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I’m Embarrassed For EA Sports Over Their Attempt At FIFA 22 Women’s Ratings; How Is Rapinoe Still This High?

We’re still not sure anyone at EA Sports has ever watched a women’s game.

Another year, another FIFA game where it’s obvious EA Sports paid no attention to women’s soccer. The FIFA 22 women's ratings are somehow even worse than last year, once again proving the WoSo portion of the franchise is merely lip service to try to appease women without actually putting in any effort.

FIFA player ratings are one of the most anticipated parts of a new FIFA game’s release. Fans eagerly await how their favorite players will be rated and then celebrate or denounce said players’ ratings (usually the latter). This year, Lionel Messi took the top spot on the men’s side with a 93 overall rating, one ahead of Robert Lewandowski and two ahead of third-place Cristiano Ronaldo. 

The men’s ratings always include folks who are way overrated (Neymar) or criminally underrated (Erling Haaland), but those complaints pale in comparison to how bad the women’s ratings are.

The FIFA 22 women's ratings are bizarrely inaccurate yet again, so much so it’s hard to even pinpoint where to start. We’ll start with the frustrating fact EA Sports chose to announce the ratings by calling the players the “women of Kickoff mode” because FIFA 22 still won’t have any women’s-focused modes — or even club teams for fuck’s sake.

We’ve already discussed how disappointing it is FIFA 22 still doesn’t include women’s club teams here, so let’s dive into how bad these FIFA 22 women's ratings are.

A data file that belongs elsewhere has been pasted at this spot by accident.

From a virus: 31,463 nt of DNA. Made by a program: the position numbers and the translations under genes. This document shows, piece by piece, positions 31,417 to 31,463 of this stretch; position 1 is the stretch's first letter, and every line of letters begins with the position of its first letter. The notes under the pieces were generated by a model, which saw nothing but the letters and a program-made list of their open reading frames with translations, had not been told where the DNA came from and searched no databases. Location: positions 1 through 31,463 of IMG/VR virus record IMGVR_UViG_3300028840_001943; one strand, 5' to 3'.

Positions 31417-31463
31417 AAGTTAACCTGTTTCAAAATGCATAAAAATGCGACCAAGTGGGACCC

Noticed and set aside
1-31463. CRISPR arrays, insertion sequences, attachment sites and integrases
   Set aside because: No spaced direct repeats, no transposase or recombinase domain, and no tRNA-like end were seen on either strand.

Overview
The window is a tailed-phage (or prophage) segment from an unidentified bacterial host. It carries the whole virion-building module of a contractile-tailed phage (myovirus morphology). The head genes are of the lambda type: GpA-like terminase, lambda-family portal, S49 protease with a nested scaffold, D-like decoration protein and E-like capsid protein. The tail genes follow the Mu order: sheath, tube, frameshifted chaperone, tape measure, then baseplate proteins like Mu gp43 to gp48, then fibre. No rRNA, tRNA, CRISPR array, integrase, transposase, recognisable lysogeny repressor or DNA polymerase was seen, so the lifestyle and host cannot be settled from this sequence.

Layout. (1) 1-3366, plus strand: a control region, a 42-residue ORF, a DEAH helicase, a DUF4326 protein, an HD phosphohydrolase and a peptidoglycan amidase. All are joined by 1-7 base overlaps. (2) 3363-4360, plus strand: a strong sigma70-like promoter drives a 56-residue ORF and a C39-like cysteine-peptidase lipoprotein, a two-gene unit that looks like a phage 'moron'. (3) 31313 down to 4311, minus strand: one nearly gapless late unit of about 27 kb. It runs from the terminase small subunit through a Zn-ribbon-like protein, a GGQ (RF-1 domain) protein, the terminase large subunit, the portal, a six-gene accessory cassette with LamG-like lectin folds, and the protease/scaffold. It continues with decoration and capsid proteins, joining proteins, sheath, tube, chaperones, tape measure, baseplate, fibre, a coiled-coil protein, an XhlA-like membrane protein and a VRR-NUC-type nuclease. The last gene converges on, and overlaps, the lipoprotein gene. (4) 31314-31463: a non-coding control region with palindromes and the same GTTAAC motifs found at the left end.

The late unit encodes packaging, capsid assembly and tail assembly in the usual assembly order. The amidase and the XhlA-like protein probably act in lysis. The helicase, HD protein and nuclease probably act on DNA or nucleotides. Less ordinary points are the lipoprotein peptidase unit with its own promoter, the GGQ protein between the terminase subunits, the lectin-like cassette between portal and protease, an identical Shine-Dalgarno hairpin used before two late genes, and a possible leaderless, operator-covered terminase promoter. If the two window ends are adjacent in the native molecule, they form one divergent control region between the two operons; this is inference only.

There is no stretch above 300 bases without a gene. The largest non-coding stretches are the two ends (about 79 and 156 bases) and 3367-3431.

Once again, chief among the complaints in the ratings is Megan Rapinoe. Last year, Rapinoe was given top billing with a 93 overall rating, one ahead of Sam Kerr and Wendie Renard. Rapinoe played exactly three games in 2020 and didn’t bother playing any club matches, yet she was given the highest rating in the game. 

This year, Rapinoe dropped a bit, but she’s still the joint-highest-rated USWNT player, tied at 90 with Tobin Heath and Alex Morgan. I love Rapinoe and everything she stands for off the pitch, but GTFO if you think she’s still a 90-rated player. At 36, she’s hardly played the last two years. 

FIFA 22 Women's Ratings — Top 22

  1. Vivianne Miedema, Netherlands — 92
  2. Lucy Bronze, England — 92
  3. Wendie Renard, France — 92
  4. Sam Kerr, Australia — 91
  5. Amandine Henry, France — 90
  6. Dzsenifer Marozsán, Germany — 90
  7. Caroline Graham Hansen, Norway — 90
  8. Tobin Heath, United States — 90
  9. Megan Rapinoe, United States — 90
  10. Alex Morgan, United States — 90
  11. Julie Ertz, United States — 89
  12. Eugenie Le Sommer, France — 89
  13. Lieke Martens, Netherlands — 89
  14. Christine Sinclair, Canada — 89
  15. Fran Kirby, England — 88
  16. Alexandra Popp, Germany — 88
  17. Becky Sauerbrunn, United States — 88
  18. Jenni Hermoso, Spain — 87
  19. Amel Majri, France — 87
  20. Kim Little, Scotland — 87
  21. Lindsey Horan, United States — 87
  22. Sara Däbritz, Germany — 87

Rapinoe has been pretty good when she has played, but I’d like to see a sample size greater than 20 games before giving someone one of the best ratings in the game. Plus, we don’t even know if she’s retired from the international game, the only mode featuring these women in FIFA 22. Rapinoe even admitted she was overrated last year.

Rapinoe aside, my biggest complaint with the FIFA 22 women's ratings is the lack of a Barcelona and Spain presence. This past season, Barcelona Femení was one of the most dominant teams we have ever witnessed, racking up an unreal 99 out of a possible 102 points in the Primera División with a cartoonish 152 goal difference. The team won the Champions League led by Spanish stars Vicky Losada, Jenni Hermoso, Mapi León, Alexia Putellas, Clàudia Pina and Patricia Guijarro, and yet only one of those players made the top 22 (Hermoso).